I recently needed to validate that a value stored in a
TEXTcolumn was a valid
time zone identifier. Why? Because I was using its value inside the database to
convert timestamp columns from UTC to a valid zone. So I set about writing a
function I could use in a constraint.
It turns out that PostgreSQL has a pretty nice view that lists all of the time
zones that it recognizes. It’s called
try=# select * from pg_timezone_names limit 5; name | abbrev | utc_offset | is_dst --------------------+--------+------------+-------- Africa/Abidjan | GMT | 00:00:00 | f Africa/Accra | GMT | 00:00:00 | f Africa/Addis_Ababa | EAT | 03:00:00 | f Africa/Algiers | CET | 01:00:00 | f Africa/Asmara | EAT | 03:00:00 | f (5 rows)
Cool. So all I had to do was to look up the value in this view. My first stab at creating a time zone validation function therefore looked like this:
CREATE OR REPLACE FUNCTION is_timezone( tz TEXT ) RETURNS BOOLEAN as $$ DECLARE bool BOOLEAN; BEGIN SELECT TRUE INTO bool FROM pg_timezone_names WHERE LOWER(name) = LOWER(tz) OR LOWER(abbrev) = LOWER(tz); RETURN FOUND; END; $$ language plpgsql STABLE;
This should pretty well cover anything that PostgreSQL considers valid. So does it work? You bet:
sandy_development=# \timing Timing is on. sandy_development=# select is_timezone('America/Los_Angeles'); is_timezone ------------- t (1 row) Time: 457.096 ms sandy_development=# select is_timezone('Foo/Bar'); is_timezone ------------- f (1 row) Time: 472.752 ms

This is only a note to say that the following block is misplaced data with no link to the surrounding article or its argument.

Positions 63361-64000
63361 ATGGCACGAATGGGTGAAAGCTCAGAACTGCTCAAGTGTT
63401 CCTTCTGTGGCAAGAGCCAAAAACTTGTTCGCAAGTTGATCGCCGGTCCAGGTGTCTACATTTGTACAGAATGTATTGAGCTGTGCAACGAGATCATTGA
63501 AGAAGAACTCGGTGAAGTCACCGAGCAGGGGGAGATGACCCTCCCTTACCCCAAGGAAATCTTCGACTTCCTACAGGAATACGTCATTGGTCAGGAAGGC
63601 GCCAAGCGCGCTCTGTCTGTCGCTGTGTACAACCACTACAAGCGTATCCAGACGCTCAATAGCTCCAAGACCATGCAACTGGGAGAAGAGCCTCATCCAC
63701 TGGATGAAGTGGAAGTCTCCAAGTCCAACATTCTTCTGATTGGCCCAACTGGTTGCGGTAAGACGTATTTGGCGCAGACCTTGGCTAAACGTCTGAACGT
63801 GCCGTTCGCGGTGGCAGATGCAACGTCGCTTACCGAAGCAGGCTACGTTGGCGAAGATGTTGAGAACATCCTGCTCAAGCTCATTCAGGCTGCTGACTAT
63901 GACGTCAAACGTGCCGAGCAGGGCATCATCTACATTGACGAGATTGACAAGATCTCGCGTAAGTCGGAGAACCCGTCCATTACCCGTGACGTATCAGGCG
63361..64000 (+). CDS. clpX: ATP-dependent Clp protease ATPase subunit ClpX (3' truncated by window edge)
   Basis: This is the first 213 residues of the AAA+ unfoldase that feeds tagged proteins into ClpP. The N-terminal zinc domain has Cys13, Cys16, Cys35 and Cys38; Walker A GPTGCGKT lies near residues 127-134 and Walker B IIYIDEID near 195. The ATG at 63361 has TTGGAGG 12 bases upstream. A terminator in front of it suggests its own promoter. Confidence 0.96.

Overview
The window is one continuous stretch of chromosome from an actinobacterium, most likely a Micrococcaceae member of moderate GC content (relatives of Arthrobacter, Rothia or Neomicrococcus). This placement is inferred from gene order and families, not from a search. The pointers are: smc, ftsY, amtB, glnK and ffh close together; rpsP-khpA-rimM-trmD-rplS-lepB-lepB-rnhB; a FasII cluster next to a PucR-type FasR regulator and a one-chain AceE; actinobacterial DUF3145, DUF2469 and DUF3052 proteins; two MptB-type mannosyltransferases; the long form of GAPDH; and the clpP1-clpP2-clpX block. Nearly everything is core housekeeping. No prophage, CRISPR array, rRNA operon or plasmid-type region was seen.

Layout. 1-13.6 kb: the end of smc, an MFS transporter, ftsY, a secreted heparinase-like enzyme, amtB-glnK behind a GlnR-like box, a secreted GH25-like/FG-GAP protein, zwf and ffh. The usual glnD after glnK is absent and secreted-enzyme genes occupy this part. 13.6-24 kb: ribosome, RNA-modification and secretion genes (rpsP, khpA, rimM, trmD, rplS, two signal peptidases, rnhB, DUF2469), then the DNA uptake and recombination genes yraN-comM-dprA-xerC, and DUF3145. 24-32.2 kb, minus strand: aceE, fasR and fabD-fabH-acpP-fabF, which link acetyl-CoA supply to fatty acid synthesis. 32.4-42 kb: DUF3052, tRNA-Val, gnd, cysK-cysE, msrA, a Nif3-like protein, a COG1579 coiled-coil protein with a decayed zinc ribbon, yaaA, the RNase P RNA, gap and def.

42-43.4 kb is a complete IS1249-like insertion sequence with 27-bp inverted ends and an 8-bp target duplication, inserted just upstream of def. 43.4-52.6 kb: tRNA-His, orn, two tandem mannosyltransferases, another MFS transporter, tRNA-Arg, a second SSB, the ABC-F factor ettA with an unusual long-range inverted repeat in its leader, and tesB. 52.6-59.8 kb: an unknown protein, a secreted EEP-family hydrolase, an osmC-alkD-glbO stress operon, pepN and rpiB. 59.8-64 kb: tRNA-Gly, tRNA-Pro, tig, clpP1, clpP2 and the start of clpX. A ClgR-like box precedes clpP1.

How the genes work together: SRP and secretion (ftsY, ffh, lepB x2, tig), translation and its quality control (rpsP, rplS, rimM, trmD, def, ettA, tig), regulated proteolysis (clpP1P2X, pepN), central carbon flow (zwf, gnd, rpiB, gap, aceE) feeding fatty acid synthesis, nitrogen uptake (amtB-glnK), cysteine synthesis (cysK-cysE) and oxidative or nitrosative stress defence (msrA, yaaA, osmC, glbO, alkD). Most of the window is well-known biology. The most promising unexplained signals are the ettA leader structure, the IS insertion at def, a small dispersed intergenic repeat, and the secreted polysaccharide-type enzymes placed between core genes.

Perfect! Well, except for just one thing: performance is abysmal. A half second
per shot? Not very useful for constraints. And since
pg_timezone_names is a
view (and, under that, a function), I can’t create indexes.
But then I did something dangerous: I started thinking. I realized that I needed this function when our app started getting errors like this:
try=# select now() at time zone 'Foo/Bar'; ERROR: time zone "Foo/Bar" not recognized
So the underlying C code throws an error when a time zone is invalid. What if I could just trap the error? Well, PL/pgSQL conveniently has exception handling, so I could do just that. But there was only one problem. PL/pgSQL’s exception handling syntax requires that you specify an error condition. Here’s what the documentation has:
EXCEPTION WHEN condition [ OR condition ... ] THEN handler_statements [ WHEN condition [ OR condition ... ] THEN handler_statements ... ] END;
Conditions are error codes. But which one corresponds to the invalid time zone
error? I tried a few, but couldn’t figure out which one. (Anyone know now to map
errors you see in
psql to the error codes listed in Appendix A? Let me know!)
But really, my function just needed to do one thing. Couldn’t I just trap any
A careful re-read of the PL/pgSQL documentation reveals that, yes, you can. Use the condition “OTHERS,” and you can catch almost anything. With this information in hand, I quickly wrote:
CREATE OR REPLACE FUNCTION is_timezone( tz TEXT ) RETURNS BOOLEAN as $$ DECLARE date TIMESTAMPTZ; BEGIN date := now() AT TIME ZONE tz; RETURN TRUE; EXCEPTION WHEN OTHERS THEN RETURN FALSE; END; $$ language plpgsql STABLE;
And how well does this one work?
sandy_development=# select is_timezone('America/Los_Angeles'); is_timezone ------------- t (1 row) Time: 3.009 ms sandy_development=# select is_timezone('Foo/Bar'); is_timezone ------------- f (1 row) Time: 1.224 ms
Yes, I’ll take 1-3 ms over 400-500 ms any day! I might even create a domain for this and be done with it:
CREATE DOMAIN timezone AS TEXT CHECK ( is_timezone( value ) );
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